Without a doubt, 2017/2018 combined has been a *very* transformative time for me. My boyfriend and I of essentially 5 years cut ties, I picked up and moved cross country… and then picked up and moved cross-globally (twice) in a matter of 6 months. I moved back in with my parents at 26-years-old (reality check) and took a job as a nanny (also, reality check). However, I’d have to say the cherry-on-top to this unpredictable ride of a year has been my struggle with a stubborn, self-confidence busting case of adult acne.
Breaking through this particular glass ceiling of persistent pimples has single-handedly been the most exhausting, heartwrenching, painstaking, embarrassing (…shall I go on?) process I’ve had to endure throughout this entire year. Call it vain, call it narcissistic, call it whatever you want, but I am telling you…when you wake up and look in the mirror every morning for 6+ months and hardly recognize yourself anymore, you’ll know why I chose those describing words.
Mid-October of 2017 marks the beginning of what I’m officially dubbing “the year of the ultimate breakout”. By December that same year, I was studded (literally) with cystic acne like never before. I was living and volunteering in Hanoi, Vietnam at the time and was due to go back home to the states to celebrate Christmas and visit with those I hadn’t seen in nearly a year. Although I was excited to get back to the loving arms of my family and friends and to share with them the many stories of my travels, I seriously struggled with the fact that I’d be returning, as what I thought, unrecognizable.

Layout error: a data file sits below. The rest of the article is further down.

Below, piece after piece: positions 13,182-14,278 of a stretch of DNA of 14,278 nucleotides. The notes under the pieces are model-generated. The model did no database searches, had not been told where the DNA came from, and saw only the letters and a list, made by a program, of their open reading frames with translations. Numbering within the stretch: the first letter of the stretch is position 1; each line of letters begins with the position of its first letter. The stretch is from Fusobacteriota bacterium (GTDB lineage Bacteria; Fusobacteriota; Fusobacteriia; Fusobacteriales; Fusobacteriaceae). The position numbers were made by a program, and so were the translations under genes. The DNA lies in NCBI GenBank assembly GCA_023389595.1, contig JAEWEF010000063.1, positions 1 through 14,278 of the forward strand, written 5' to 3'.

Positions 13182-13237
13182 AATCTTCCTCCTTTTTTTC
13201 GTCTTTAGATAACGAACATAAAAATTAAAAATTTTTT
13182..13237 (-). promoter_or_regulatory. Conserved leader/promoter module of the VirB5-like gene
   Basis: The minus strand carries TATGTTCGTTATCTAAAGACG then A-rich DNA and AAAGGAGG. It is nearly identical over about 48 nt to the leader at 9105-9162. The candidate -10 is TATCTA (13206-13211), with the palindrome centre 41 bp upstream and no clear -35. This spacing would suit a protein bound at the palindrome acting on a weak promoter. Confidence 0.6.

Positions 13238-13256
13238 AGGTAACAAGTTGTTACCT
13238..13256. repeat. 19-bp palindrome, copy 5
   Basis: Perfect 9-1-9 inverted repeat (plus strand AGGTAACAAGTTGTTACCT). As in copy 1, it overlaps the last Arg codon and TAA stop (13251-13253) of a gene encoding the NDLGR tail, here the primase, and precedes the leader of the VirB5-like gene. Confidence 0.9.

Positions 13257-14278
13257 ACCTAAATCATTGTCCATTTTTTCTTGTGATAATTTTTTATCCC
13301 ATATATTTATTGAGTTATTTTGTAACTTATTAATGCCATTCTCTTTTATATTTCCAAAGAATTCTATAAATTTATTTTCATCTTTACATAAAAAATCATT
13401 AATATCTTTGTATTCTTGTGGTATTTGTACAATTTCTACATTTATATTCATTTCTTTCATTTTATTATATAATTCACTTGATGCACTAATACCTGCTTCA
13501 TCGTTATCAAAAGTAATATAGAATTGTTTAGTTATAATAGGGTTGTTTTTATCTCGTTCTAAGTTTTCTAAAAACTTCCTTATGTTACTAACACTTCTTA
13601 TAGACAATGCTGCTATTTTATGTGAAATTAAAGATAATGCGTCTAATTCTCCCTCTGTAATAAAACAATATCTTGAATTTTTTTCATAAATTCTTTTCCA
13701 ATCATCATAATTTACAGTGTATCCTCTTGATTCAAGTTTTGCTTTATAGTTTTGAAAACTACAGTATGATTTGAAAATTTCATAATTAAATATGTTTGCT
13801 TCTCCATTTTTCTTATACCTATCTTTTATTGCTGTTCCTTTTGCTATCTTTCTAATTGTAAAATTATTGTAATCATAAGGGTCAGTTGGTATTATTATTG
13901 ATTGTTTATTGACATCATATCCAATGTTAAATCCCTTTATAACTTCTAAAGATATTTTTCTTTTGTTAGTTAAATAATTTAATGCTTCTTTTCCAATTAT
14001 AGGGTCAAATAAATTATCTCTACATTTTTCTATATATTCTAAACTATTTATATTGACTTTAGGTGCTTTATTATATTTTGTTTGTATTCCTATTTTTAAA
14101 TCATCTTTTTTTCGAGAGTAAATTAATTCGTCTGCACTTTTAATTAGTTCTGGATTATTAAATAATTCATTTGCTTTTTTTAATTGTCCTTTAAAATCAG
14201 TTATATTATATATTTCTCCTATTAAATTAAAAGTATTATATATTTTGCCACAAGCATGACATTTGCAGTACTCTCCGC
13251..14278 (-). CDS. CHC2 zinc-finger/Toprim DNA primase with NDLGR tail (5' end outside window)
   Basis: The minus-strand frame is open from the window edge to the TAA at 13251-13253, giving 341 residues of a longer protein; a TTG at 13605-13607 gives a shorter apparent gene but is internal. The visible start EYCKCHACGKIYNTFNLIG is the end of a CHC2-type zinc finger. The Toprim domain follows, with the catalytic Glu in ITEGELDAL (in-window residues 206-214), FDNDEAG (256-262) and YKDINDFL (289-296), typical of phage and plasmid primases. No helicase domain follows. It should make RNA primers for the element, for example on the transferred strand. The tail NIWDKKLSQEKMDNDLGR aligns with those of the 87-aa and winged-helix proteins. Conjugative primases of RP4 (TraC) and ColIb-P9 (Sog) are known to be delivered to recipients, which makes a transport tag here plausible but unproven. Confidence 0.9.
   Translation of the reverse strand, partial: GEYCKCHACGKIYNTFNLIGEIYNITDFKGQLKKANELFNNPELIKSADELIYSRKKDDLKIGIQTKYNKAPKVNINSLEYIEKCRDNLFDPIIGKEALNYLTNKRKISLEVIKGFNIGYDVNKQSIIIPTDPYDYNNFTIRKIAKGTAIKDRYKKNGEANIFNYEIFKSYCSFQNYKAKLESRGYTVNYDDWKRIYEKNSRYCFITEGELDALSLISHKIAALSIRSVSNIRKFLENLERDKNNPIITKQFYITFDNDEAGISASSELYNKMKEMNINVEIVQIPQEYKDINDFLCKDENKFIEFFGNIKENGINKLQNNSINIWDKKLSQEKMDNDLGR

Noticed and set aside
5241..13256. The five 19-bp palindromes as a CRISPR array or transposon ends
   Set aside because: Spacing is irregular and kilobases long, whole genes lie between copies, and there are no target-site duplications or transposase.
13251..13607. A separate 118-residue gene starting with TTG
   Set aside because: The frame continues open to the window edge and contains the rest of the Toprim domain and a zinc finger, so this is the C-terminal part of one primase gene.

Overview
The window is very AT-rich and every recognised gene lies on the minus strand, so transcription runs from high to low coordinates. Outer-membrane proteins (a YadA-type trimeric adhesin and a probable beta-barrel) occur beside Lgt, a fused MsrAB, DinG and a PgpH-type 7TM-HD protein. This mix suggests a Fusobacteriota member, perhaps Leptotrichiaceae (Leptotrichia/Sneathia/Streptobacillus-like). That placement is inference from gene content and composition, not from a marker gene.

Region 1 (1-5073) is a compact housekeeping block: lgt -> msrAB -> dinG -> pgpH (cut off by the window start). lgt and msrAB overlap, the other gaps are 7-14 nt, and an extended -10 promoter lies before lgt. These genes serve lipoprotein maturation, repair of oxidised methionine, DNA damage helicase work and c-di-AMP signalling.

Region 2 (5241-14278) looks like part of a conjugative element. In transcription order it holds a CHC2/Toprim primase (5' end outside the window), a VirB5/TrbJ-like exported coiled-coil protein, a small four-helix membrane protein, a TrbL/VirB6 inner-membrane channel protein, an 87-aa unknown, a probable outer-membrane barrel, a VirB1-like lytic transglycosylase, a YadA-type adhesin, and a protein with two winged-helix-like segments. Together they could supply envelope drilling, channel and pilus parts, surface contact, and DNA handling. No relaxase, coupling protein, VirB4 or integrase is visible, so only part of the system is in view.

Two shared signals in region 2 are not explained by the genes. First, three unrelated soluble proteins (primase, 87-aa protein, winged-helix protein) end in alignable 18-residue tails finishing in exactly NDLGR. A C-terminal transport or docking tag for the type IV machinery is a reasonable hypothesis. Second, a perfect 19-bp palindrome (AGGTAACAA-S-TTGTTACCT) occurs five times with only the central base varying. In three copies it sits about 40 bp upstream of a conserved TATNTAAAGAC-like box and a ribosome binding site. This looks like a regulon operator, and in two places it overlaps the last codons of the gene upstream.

This tragically distorted view of myself lead me to dive head first into research on cultivating more self-love and acceptance–both things I’ve struggled with for years. Coming to terms with the fact that “honest-to-goodness” beauty isn’t just skin-deep has been a battle for me for as long as I can remember. What I find to be the most ironic thing about this all is that I’ve always considered myself to be a very accepting, non-judgmental person. However, not of myself…no, no, no. When it came to accepting myself–flaws and all–I could (almost) never do it.
The past 5 months have taught me so much about embracing my own imperfections, and how to become more okay with them. It’s also taught me just how tight the noose is around unrealistic expectations that Western society has set around beauty for women.
After months and months of research, trial and error, diet changes, and pretty much total agony, I decided to seek medical help after 4 weeks of being back stateside. I was tired of feeling like an alien in my own body. However, this deep-dive research also led me to find a plethora of resources and support involving young women who are experiencing or have experienced the same thing. And it got me thinking… man, did it get me thinking.